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Sunday, September 4, 2016

Issues with Notes as Legal Tender

This Post is wonky, so if you aren't a wonk like me, you might want to skip it.

To me it is obvious that if Congress has the right to regulate all forms of money, it has the right to declare it's "bills of credit" a legal Tender. To me this is obvious under Article II section 8:

To borrow money on the credit of the United States
To regulate Commerce with foreign Nations, and among the several States, and with the Indian Tribes
To coin Money, regulate the Value thereof, and of foreign Coin, and fix the Standard of Weights and Measures
To provide for the Punishment of counterfeiting the Securities and current Coin of the United States

To me it seems obvious. But SCOTUS has often said "hold your horses Charlie!" This post is about Chase and Grant's courts. Chase, as Treasury Secretary, was pretty much the father of the modern Greenback. But while he believed that the Federal Government had the right to create paper money. It appears he had doubts about whether the Federal Government could compel people to use it. i.e... to make it a "legal tender." It took Grant's court to make our Greenbacks a legal tender.

Doubts about the Power of Congress to make Bills of Credit Legal Tender

You'd have thought that if the Government had the power to "emit bills of credit" (paper money) they'd have had the power to make it "legal tender". At the present time this seems a settled issue, and Congress has even delegated that power to the Federal Reserve, which issues trillions of dollars in "bills of credit" without even bothering to offer apologies to congress, much less ask permission. Opposition to this is mostly relegated to wingnutville and conspiracy nut land. But it wasn't always that way. My friend Rick DiMare introduced me to this subject, but much of this comes from some books I was able to find, on the history, which verified what he was talking about.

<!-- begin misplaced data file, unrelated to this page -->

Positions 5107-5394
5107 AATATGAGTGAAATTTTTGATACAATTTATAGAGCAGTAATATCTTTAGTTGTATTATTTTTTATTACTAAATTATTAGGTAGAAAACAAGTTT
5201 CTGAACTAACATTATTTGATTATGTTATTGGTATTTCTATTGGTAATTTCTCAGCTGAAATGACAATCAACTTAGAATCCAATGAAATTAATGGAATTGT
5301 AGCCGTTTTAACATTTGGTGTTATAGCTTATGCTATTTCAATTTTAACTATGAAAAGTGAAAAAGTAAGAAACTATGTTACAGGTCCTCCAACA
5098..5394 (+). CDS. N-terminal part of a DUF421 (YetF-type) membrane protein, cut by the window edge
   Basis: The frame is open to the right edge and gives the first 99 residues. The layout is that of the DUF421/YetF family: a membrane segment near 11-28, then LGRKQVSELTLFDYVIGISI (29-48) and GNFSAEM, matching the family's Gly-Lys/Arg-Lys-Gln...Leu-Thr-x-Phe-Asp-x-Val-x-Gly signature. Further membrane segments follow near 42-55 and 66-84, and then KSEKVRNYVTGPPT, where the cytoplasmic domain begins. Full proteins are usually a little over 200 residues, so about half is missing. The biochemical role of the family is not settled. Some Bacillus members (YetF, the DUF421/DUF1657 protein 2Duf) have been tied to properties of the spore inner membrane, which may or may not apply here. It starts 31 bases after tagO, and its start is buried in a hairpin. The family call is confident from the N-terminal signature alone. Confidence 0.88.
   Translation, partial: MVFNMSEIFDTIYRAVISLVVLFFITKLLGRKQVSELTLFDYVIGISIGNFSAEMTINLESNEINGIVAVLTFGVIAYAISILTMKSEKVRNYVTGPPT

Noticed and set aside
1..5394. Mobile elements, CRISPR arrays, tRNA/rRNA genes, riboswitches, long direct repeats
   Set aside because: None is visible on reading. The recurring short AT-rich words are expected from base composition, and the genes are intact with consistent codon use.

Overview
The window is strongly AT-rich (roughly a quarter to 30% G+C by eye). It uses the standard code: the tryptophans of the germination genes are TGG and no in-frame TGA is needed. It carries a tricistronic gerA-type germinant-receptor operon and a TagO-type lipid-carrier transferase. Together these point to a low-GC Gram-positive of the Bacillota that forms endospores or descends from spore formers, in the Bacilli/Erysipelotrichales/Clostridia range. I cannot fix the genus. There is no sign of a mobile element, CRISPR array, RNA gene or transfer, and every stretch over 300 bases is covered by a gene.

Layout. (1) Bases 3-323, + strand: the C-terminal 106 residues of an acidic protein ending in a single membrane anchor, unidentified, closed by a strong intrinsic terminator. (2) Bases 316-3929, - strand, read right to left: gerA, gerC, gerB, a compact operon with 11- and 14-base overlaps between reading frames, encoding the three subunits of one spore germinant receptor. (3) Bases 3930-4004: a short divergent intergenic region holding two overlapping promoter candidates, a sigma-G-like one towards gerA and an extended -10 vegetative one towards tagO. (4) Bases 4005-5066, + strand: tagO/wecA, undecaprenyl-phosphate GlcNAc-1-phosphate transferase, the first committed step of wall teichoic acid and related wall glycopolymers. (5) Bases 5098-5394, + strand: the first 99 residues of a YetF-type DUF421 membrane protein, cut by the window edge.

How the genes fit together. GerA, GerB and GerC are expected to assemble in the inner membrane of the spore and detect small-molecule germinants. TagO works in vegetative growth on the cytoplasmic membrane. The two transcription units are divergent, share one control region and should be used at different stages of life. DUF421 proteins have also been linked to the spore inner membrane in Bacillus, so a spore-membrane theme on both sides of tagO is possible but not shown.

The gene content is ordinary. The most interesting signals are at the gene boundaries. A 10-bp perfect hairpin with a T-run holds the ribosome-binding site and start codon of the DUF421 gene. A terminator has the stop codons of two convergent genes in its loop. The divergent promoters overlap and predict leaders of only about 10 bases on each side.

Legal Tender and SCOTUS

SCOTUS took the fact that the power to issue bills of credit by the Federal Government was implied and claimed Congress had that power but not the power to make such notes legal tender!

Notes not Legal Tender?

Chase cites the Constitution forbidding the States! to make bills of credit a legal tender and then claims that the constitution denies that power to the Feds too!

And Chase explains:

Federal Notes are Perfectly Legal -- But cannot be forced on Merchants

Essentially Chase and earlier SCOTUS justices were saying that the Federal Government, and private banks, had a perfect power to issue "bills of credit" but they didn't have the power to force people to accept them as money! This assertion underminded the authority of the Government and it's abilities to regulate commerce, but to those who feared inflation from the printing of bills it made sense. If the Federal Government could force people to accept their notes they could undermine the value of the money supply and reduce the power and wealth of the wealthy. Chase Concluded:

Asserting US Sovereignty over it's Money Supply

Fortunately for us Justice Samuel Miller Dissented:

This dissent would become part of majority opinions with the Grant Court.

I can't find the scan of the title page for this and the Grant portion is poorly scanned. So I'm leaving out details. But The Grant Court overturned the assertion that bills of credit cannot be sovereign or declared a legal tender. The issue wasn't fully settled until almost the 20th century, because there was resistance from the "monied men" in accepting paper currency or any sort of regulation from the Federal Government. And also because of dissents by some Justices.

I posted this to provide source material for other matters.

Found the source;
The Power "to Coin" Money: The Exercise of Monetary Powers by the Congress

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